I'm thinking about suicide. With what is going on with my life, it seems to be the only choice I have. How can I stop?
If you have been thinking about suicide, get help right away.
When things are so bad that suicide seems like the only choice, it's a sign that depression, discouragement, or despair are strong. These feelings — plus a difficult life situation — can make it seem like there's no way out, and maybe even that suicide is the only choice.
Feeling depressed and trapped can make you feel like you have no other option when you really do have other choices. That's why you need support from someone who knows how to help people work through tough situations. A psychologist, psychiatrist, or other trained behavioral health professional can give you that support.
But how do you find one?
Talk to someone you trust as soon as you can, preferably a parent or other caring, responsible adult in your family. If you can't talk to a parent or relative, talk to someone like a coach, school counselor, religious leader, or teacher you trust. Start the conversation by saying, "I've been having a tough time lately, and I've been thinking about suicide. I need your help." Ask the person to help you find a counselor to speak with about your situation and your feelings.
If you need help finding someone to talk to right now, or if you are thinking about suicide, call a suicide crisis line (such as 1-800-SUICIDE) or a local suicide helpline. These toll-free lines are staffed by trained professionals who can help you without ever knowing your name or seeing your face. The calls are confidential. If you feel you're in immediate danger of hurting yourself, you can also go to the emergency department at your local hospital.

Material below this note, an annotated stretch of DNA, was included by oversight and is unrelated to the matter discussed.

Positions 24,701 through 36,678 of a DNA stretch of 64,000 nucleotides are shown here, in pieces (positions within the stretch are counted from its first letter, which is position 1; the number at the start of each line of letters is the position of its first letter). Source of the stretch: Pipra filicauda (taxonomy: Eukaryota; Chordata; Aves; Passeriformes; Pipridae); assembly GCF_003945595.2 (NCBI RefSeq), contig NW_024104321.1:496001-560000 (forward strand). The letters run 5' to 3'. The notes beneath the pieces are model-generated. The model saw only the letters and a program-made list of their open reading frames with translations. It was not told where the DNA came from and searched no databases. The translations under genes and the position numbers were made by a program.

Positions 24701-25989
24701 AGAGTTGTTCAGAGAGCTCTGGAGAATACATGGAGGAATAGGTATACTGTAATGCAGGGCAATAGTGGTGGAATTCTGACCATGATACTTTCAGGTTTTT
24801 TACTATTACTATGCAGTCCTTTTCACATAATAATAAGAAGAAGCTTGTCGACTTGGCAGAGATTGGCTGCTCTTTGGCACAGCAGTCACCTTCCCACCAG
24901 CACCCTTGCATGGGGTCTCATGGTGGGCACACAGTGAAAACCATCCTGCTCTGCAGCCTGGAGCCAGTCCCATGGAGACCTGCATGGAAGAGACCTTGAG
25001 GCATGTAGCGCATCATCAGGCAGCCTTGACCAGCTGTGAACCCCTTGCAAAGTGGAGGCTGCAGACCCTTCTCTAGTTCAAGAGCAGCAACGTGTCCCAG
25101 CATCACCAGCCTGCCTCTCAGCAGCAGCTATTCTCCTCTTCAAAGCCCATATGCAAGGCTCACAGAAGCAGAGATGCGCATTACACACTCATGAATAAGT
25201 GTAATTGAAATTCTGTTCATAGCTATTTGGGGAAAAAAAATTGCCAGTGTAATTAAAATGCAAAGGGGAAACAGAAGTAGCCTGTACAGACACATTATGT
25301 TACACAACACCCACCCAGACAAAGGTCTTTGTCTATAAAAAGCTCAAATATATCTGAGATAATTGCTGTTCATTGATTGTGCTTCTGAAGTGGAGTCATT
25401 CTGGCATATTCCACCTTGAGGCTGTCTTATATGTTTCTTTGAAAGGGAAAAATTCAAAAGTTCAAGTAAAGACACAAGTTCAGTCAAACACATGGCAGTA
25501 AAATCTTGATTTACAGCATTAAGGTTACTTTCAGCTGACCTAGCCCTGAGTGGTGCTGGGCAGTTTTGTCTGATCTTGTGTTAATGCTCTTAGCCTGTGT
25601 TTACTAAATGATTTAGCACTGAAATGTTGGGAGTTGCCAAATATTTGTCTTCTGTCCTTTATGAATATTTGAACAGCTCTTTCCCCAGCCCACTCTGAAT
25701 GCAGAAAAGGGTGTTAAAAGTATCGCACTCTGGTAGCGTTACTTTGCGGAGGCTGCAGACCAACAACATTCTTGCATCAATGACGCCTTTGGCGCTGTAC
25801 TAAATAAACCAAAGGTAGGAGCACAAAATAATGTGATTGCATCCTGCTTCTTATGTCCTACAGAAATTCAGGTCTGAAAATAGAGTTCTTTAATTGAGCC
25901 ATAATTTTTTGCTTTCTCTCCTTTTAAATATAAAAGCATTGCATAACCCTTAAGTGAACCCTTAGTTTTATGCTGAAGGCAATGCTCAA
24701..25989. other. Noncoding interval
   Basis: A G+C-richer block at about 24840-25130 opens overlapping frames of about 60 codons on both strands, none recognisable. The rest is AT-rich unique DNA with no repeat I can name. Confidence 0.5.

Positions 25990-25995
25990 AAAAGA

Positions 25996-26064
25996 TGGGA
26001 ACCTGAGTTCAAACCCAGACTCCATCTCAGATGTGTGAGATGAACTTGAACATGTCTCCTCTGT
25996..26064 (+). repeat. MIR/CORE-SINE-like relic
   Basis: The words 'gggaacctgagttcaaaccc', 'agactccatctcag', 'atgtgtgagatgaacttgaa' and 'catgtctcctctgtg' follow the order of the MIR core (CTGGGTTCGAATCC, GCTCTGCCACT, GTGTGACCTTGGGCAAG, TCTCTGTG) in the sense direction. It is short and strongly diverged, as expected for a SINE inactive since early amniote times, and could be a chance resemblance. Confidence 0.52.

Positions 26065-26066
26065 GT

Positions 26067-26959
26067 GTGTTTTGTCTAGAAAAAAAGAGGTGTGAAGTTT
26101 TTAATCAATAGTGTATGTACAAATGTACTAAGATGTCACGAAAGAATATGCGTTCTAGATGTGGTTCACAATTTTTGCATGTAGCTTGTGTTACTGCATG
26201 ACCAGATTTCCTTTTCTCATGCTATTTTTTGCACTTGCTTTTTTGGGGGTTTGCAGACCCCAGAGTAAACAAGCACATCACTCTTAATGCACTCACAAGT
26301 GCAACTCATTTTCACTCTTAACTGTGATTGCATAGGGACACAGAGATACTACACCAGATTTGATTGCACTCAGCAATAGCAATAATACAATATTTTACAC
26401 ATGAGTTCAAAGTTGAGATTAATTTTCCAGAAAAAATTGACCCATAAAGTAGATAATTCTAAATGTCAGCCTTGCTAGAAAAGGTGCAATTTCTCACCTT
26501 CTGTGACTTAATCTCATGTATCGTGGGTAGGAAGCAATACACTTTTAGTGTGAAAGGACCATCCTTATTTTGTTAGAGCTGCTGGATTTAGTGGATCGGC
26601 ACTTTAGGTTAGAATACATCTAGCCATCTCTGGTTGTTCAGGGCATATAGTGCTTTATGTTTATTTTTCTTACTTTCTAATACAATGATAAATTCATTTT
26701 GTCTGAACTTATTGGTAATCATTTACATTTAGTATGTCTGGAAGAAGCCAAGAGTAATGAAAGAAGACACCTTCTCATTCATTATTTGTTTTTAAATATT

Reviewed by: D'Arcy Lyness, PhD
Date reviewed: May 2013
*Names have been changed to protect user privacy.
|Suicide Awareness Voices of Education (SAVE) SAVE offers information on suicide prevention. Call: (800) SUICIDE|
|American Foundation for Suicide Prevention This group is dedicated to advancing the knowledge of suicide and the ability to prevent it.|
|Mental Help Net This site offers helpful content for those seeking help for addiction, eating disorders, and other mental and emotional troubles.|
|National Strategy for Suicide Prevention (NSSP) This site provides information, a listing of events, and publications on suicide prevention.|
|Covenant House Nineline Hotline This hotline accepts calls 24 hours a day at, and offers help to runaways and other kids in crisis. Call: (800) 999-9999|
|Finding Low-Cost Mental Health Care If you need mental health care but don't think you can afford it, you're not alone. Get tips on finding low-cost or free mental health care in this article for teens.|
|My Friend Is Talking About Suicide. What Should I Do? Have you heard that people who talk about suicide won't go through with it? That's not true. Read this article to learn some of the other warning signs that a person is considering suicide.|
|Cyberbullying Using technology to bully is a problem that's on the rise. The good news is awareness of how to prevent cyberbullying is growing even faster. See our tips on what to do.|
|Depression Depression is very common. For more information about depression and feeling better, check out this article.|
|When Depression Is Severe Severe depression can cloud a person's thinking and lead some people to think that life isn't worth living. But severe depression can be treated. Find out what to do and how to get help in this article for teens.|
|Going to a Therapist Getting help with emotions or stress is the same as getting help with a medical problem like asthma or diabetes. This article explains how therapy works and how it can help with problems.|
|Suicide We all feel overwhelmed by difficult emotions or situations sometimes. If someone is seriously depressed, suicidal thinking is a real concern. Here are warning signs and ways to get help.|
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